23 Topic 14 NUTRIENTS - soluble compounds containing nitrogen, phosphorus and potassium which are absorbed by roots. NPK FERTILISERS - those containing Nitrogen, Phosphorus and Potassium NITRIFYING BACTERIA - bacteria living in swellings on the roots of pea and bean plants (legumes) that can take nitrogen out of the air and give this to plants. FIXING NITROGEN - taking nitrogen out of the air and changing it into useful compounds for plants e.g. nitrates. DENITRIFYING BACTERIA - taking nitrates out of soil and changing it nitrogen. HABER PROCESS - the joining of nitrogen and hydrogen gases to make ammonia gas using an iron catalyst. OSTWALD PROCESS - the oxidation of ammonia with oxygen to make nitrogen dioxide using a platinum catalyst. The nitrogen dioxide dissolves in water to produce nitric acid. The industrial manufacture of nitric acid. The Ostwald process is exothermic. EXOTHERMIC REACTION - a reaction which gives out energy.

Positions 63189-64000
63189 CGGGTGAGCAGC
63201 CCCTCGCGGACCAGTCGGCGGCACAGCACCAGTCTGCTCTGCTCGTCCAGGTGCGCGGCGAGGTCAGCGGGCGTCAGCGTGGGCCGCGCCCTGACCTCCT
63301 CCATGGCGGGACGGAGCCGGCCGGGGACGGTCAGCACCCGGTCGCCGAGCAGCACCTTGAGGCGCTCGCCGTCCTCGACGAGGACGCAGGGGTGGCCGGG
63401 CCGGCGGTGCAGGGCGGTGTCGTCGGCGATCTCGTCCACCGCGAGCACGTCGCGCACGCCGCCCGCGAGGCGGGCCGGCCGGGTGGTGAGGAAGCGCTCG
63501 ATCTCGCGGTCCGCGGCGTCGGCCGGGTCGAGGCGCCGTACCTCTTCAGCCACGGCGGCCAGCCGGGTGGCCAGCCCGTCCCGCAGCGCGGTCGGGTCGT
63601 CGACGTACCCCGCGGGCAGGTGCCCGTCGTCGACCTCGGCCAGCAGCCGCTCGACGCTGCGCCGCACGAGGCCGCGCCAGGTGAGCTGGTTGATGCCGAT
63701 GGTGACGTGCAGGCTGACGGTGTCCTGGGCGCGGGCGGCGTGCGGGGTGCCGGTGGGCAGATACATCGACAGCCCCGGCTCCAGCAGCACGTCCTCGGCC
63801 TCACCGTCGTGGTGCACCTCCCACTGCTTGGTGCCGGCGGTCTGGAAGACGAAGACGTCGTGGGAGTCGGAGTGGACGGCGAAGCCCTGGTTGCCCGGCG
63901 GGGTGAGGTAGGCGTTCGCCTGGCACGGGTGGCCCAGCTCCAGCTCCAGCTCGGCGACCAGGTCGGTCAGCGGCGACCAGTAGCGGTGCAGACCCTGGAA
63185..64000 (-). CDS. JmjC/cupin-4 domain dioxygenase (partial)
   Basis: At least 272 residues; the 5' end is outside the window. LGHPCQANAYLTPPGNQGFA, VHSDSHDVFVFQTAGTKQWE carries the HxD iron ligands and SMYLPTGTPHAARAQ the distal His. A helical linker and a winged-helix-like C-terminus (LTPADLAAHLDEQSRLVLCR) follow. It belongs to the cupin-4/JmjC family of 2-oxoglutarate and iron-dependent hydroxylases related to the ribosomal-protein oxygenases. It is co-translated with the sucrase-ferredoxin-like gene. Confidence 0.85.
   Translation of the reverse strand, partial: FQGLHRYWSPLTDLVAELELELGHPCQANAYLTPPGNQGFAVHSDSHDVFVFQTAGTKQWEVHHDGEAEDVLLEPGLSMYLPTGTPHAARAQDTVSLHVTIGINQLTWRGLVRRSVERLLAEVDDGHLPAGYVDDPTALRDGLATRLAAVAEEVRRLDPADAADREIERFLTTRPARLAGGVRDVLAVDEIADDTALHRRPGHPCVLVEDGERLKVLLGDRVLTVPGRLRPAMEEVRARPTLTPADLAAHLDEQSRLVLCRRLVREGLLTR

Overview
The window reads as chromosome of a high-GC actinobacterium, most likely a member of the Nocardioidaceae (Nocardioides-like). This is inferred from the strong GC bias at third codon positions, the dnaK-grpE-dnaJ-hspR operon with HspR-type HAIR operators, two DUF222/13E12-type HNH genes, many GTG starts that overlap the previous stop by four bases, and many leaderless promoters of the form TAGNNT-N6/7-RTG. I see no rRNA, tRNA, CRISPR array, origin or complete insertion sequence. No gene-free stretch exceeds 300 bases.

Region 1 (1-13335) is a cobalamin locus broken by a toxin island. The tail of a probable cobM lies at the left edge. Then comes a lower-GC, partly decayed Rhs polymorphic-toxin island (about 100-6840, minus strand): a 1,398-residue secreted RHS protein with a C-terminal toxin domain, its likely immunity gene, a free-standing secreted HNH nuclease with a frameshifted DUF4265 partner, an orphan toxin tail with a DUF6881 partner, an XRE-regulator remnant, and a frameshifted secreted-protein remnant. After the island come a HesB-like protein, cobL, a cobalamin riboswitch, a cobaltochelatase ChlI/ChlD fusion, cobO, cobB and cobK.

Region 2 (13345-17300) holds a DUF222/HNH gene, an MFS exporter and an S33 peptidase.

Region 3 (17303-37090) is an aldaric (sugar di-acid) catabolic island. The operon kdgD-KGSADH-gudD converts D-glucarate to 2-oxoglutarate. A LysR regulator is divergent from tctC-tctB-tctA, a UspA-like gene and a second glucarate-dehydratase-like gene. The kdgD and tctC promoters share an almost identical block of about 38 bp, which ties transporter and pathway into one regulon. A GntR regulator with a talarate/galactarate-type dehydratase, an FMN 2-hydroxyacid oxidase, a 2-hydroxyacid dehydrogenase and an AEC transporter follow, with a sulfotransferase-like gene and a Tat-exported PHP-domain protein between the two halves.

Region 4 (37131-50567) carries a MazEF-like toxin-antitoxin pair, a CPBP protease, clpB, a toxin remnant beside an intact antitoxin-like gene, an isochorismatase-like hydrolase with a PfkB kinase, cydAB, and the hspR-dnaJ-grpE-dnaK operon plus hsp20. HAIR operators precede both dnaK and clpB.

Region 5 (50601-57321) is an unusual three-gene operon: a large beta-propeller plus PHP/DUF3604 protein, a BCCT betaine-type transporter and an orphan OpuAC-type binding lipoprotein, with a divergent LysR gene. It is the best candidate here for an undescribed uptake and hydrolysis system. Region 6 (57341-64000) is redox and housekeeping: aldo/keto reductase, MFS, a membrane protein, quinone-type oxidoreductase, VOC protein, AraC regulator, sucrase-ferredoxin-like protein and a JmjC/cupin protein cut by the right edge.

24 Topic 15 I PHOTOSYNTHESIS - a process in plants in which carbon dioxide and water are changed into carbohydrates and oxygen with the help of sunlight and chlorophyll. CARBOHYDRATE - a compound containing carbon, hydrogen and oxygen in which the ratio of hydrogen:oxygen is the same as in water i.e. 2:1 ENDOTHERMIC - a reaction in which energy is absorbed (or taken in). CHLOROPHYLL - a green chemical in the leaves of plants which is able to trap the energy of the sun and use this energy to make carbohydrates. RESPIRATION - a process in living things where oxygen is used to break up food and produce water, carbon dioxide and energy ISOMERS - compounds with the same molecular formula but with a different structural formula. MONSACCHARIDE - single sugar molecules such as glucose or fructose (C6H12O6) DISACCHARIDE - two sugar molecules joined together as in sucrose or maltose (C12H22O11)